ALSO SEE — Attend USPS public meetings on processing plant closures — Next up: WENATCHEE this Thursday, Dec. 1 at 6 p.m. at the Red Lion Hotel, 1225 N. Wenatchee Ave.

► At IAM 751’s blog — Machinists at regional landfill ratify contract — Members of Machinists Union Local Lodge 1951 voted 82% “yes” to ratify the deal with Allied Waste, which owns the regional landfill at Roosevelt, the state’s largest regional landfill.

► At SeattlePI.com — Female jail workers allege years of sexual harassment at workplace — A group of female jail workers at King County’s Regional Justice Center have filed claims alleging two of their coworkers sexually harassed them for years.

 


BOEING

 

► At HeraldNet.com — SPEEA, Spirit reach tentative deal in Wichita — The union is recommending its 2,300 represented professional and technical workers should accept the contract. “The increase in membership we experienced in the past two months made a remarkable difference,” said Bill Hartig, chair of the SPEEA negotiation team. “The company listened to their employees and made significant improvements to their previous offer.”

► In today’s (Everett) Herald — Boeing’s Albaugh upbeat on 787 production, 737 MAX orders — The company already has 700 order commitments from nine customers for its refreshed 737. The jet maker has “additional commitments that you’re going to hear very soon,” he said.

► In today’s Seattle Times — Boeing orders likely to survive American Airline bankruptcy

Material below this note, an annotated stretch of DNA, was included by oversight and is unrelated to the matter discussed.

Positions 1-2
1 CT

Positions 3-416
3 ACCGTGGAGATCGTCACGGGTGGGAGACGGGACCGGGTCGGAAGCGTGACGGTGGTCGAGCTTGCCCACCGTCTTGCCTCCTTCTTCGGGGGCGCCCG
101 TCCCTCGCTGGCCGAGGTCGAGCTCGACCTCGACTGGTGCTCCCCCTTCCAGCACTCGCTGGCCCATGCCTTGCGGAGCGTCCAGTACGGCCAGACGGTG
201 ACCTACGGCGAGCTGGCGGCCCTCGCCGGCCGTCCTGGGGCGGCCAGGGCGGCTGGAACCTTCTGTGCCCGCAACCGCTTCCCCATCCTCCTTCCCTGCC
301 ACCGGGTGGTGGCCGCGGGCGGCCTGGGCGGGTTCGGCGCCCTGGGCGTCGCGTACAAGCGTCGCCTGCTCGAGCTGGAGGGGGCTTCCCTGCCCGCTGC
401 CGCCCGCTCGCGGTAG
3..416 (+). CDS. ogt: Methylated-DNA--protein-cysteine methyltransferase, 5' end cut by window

NATIONAL

 

► At AFL-CIO Now — 300,000 say ‘Recall Walker’ in petition drive’s first 12 days — In just 12 days, more than 300,000 Wisconsin voters have signed petitions to hold a recall election of Gov. Scott Walker.  The 60-day window to gather 540,000 signatures to qualify for an election ends Jan. 17.

► At The Hill — Republican wildcard in NLRB vote — The NLRB’s vote Wednesday to move forward on a contentious union election rule could rest on the shoulders of one man. Brian Hayes, the lone Republican member of the labor board, threatened to resign or withhold his participation after the NLRB began to push forward on the rule. The possibility of his declining to take part in Wednesday’s vote — perhaps by not attending — has raised questions about whether the NRLB has the power to move forward with the proposed regulation.

► In today’s NY Times — Lines grow long for free meals at U.S. schools — Millions of American schoolchildren are receiving free or low-cost meals for the first time as their parents, many once solidly middle class, have lost jobs or homes during the economic crisis, qualifying their families for the decades-old safety-net program.

► In today’s NY Times — Support for Tea Party falls in strongholds, polls show — In Congressional districts represented by Tea Party lawmakers, the number of people saying they disagree with the movement has risen significantly since it powered a Republican sweep in midterm elections.

► In today’s NY Times — In bankruptcy, a bid to cut costs at American Airlines — Airlines have used federal bankruptcy rules in the past to force new contracts on their employees, and American may now take a tougher position with its own unions.

► In today’s NY Times — Britons strike as government extends austerity measures — Public sector workers begin Britain’s biggest strike in a generation to protest austerity measures, a day after the British government said that the measures would drag on for two more years.

 


The Stand posts links to Washington state and national news of interest every weekday morning by 9 a.m. These links are functional at the date of posting, but sometimes expire.